Danish wind turbine manufacturer Vestas at the end of the first quarter 2022 announced a flurry of orders, which Sydbank chief analyst Jacob Pedersen said shows there is still “life in the wind market despite price increases”.

The OEM on Thursday alone – the last day of the first quarter – reported combined orders of 693MW in the Americas, Europe, Asia and Australia.

They were led by a 201MW order for an undisclosed wind project in the US, consisting of 33 V162-6.2MW machines in a 6MW operating mode and one V136-3.45MW turbine. Delivery starts in the fourth quarter of this year, with commissioning scheduled a year later.

Vestas also announced four different orders in Italy with a combined capacity of 152MW, among them a 97MW order for the repowering of the existing Camporeale project and for the new Roccapalumba project, both located in Sicily.

The contract includes the supply and installation of 12 of the OEM’s V117-4.2 MW turbines for Camporeale, and 13 of its V117-3.45 MW machines for Roccapalumba.

“These projects are a great example of Vestas’ versatility when it comes to providing sustainable energy solutions in any kind of project, either establishing new wind projects or repowering existing wind turbines,” said Francesco Amati, head of Vestas in Italy.

“Furthermore, the Camporeale project is an excellent example of how repowering is also driving the clean energy transition by exchanging older wind turbines with more advanced technology.”

The manufacturer also scored a 93MW order in Finland, a 76MW order in Australia, and orders in Portugal, France, India and Greece.

The company during the first quarter has announced 1.56GW in onshore wind orders in total, and Sydbank expects another 600MW in unannounced orders for the period. The bank estimates the average selling price (ASP) to have risen to €0.9m/MW ($0.95m/MW) in the quarter. The ASP had already risen in the previous quarter as Vestas in lengthy negotiations has been trying to push rising raw material and shipping costs through to consumers.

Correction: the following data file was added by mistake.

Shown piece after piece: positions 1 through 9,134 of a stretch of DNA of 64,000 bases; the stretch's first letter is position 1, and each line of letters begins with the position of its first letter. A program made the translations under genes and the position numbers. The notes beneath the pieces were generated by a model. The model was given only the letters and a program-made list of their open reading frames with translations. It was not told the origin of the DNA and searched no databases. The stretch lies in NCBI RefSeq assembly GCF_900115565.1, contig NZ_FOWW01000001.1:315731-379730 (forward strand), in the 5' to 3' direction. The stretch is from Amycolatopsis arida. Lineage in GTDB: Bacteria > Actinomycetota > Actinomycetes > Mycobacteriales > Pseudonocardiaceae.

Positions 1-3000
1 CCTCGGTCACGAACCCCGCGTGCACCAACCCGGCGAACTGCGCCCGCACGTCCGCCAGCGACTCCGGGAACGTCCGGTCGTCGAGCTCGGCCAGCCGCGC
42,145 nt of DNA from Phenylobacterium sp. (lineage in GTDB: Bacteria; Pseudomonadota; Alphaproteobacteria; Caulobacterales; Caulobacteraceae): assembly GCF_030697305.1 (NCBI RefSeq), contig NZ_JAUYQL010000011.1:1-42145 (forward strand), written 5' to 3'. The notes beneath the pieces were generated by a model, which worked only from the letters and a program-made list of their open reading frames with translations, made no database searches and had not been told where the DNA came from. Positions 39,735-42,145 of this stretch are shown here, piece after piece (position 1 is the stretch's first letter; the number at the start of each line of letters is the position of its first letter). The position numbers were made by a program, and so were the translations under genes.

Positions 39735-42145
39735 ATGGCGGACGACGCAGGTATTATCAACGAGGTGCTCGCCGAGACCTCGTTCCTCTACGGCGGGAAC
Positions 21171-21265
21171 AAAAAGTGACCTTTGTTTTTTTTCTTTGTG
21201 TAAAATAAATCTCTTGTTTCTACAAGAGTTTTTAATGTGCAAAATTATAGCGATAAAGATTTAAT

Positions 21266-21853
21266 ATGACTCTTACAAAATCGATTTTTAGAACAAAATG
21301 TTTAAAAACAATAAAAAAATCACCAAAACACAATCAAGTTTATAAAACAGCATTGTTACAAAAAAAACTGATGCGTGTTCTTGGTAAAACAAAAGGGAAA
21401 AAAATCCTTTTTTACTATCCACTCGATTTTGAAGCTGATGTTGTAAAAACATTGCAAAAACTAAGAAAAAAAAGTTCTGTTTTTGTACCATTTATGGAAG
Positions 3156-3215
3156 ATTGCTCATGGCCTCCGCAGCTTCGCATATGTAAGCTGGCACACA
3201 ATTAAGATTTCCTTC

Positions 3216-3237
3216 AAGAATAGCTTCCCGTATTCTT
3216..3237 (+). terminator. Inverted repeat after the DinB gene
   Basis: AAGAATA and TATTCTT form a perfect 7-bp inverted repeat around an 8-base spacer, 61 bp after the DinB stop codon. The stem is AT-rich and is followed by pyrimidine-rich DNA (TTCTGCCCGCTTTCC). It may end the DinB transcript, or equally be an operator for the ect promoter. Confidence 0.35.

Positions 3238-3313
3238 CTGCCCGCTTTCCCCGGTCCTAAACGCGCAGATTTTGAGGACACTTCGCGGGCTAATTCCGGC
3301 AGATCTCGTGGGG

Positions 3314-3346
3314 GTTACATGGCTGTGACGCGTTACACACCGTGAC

“We clearly prioritise value over volume right now,” Vestas Morten Dyrholm, group senior vice president, marketing, communications, sustainability and public affairs, had told Recharge in a recent interview.

As negotiations on price increases take time, it is no great surprise that the company’s onshore wind orders during the first quarter of this year were “not flashy” Sydbank’s Pedersen said, adding that even when combined with those for offshore wind turbines (around 620MW in Q1), orders likely were somewhat below the normal level.

Total orders announced by Vestas at the end of the first quarter totalled 2.18GW. The tally for the same quarter a year ago, including unannounced orders, was 2GW.

Vestas this year will also face write-downs on Russian assets, Pedersen said, adding that his current expectation for a net profit of DKr293.9m for the full year may be too optimistic and that the OEM could come closer to zero result or even a loss in 2022.

But as the market potential for wind power in Europe currently is gaining further momentum, “attractive growth prospects and sales price increase will pave the way for massive improvements as early as” next year, the analyst said.